UK Prudential Regulation Authority clarifies policy on algorithmic trading

Maria Nikolova

The new rules, which become effective on June 30, 2018, apply to all algorithmic trading activities of a firm including in respect of unregulated financial instruments such as spot foreign exchange (FX).

After a consultation on the proposed new rules for algorithmic trading firms, the UK Prudential Regulation Authority (PRA) has earlier today published its Policy Statement (PS) and final Supervisory Statement (SS) concerning these rules.

The statements are relevant to firms that engage in algorithmic trading and that are subject to the rules in the Algorithmic Trading Part of the PRA Rulebook (the ‘Algorithmic Trading Part’) and Commission Delegated Regulation EU 2017/589. They apply to all algorithmic trading activities of a firm including in respect of unregulated financial instruments such as spot foreign exchange (FX).

Let’s recall that the new rules require a firm to have an algorithmic trading policy which must:

  • identify the firm’s algorithmic trading activity, including where it is undertaken within the firm;
  • define the term ‘algorithm’ as used by the firm in the context of algorithmic trading;
  • prescribe the process for the approval and decommissioning of an algorithm;
  • outline the testing and validation process for algorithmic trading, including who has responsibility for these activities.
  • set out minimum requirements for the monitoring and risk management of algorithmic trading, including escalation procedures relating to limit breaches.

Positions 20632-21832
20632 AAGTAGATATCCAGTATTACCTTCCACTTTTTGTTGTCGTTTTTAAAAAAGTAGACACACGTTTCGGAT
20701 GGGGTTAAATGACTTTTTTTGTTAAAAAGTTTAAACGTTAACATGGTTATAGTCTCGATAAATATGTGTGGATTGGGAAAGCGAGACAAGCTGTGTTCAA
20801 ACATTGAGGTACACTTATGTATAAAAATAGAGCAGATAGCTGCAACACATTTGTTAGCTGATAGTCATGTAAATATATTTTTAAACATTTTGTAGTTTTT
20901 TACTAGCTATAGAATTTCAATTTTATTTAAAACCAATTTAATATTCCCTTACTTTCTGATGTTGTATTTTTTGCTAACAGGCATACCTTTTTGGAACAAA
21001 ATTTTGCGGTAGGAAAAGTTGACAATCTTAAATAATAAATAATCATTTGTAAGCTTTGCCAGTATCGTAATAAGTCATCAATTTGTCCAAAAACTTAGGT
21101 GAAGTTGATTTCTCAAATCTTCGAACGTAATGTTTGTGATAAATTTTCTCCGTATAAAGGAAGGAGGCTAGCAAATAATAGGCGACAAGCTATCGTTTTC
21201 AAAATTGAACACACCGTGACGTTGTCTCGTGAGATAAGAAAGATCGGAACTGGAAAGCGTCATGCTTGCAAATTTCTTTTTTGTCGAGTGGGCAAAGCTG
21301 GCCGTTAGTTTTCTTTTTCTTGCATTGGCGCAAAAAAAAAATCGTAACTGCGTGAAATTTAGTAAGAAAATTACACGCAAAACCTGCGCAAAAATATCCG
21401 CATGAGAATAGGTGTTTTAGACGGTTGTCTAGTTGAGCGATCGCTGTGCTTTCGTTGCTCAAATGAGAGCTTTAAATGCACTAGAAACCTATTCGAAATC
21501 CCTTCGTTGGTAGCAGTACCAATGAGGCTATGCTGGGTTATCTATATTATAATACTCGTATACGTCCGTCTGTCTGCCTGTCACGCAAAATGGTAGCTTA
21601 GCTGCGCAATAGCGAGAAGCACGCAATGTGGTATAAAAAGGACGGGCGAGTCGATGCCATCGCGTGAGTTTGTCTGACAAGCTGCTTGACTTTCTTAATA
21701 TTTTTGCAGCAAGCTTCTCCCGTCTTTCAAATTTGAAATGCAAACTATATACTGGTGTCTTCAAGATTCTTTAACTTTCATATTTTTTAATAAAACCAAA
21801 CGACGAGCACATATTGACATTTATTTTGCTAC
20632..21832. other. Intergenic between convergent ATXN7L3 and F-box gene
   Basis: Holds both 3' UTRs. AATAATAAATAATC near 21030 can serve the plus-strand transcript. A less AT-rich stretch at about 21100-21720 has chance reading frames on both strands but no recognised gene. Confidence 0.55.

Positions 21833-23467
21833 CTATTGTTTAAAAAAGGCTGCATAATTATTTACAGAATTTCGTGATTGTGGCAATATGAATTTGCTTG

The PR will also require a firm to have manual and automated controls that stop trading or prevent user access and with manual intervention required to re-start trading, that is, ‘kill-switch’ controls. The list of expectations also concerns testing of algorithms and risk controls. Prior to any algo deployment, the PRA expects, at a minimum, a firm to assess the latency of the algorithmic trading system. The firm has to ensure that the latency does not adversely impact operations, including the intended operation of the risk controls.

In the documents published today, the PRA explains that, following consideration of respondents’ comments, it has made some changes to the Supervisory Statement.

Regarding the algorithm approval process, the rules have been amended to make it clear that the PRA’s expectation is that each function that has a role in the approval of algorithms (eg Front Office, Risk Management, and Other Systems and Controls functions) should sign off on the risks relevant to them. Some respondents had interpreted this paragraph to mean that each function should sign off on all risks that an algorithm could expose the firm to.

In respect of testing and deployment, the proposed rules have been amended to clarify that, when testing algorithms, firms are only expected to document material differences between the test environment and production environment rather than all differences.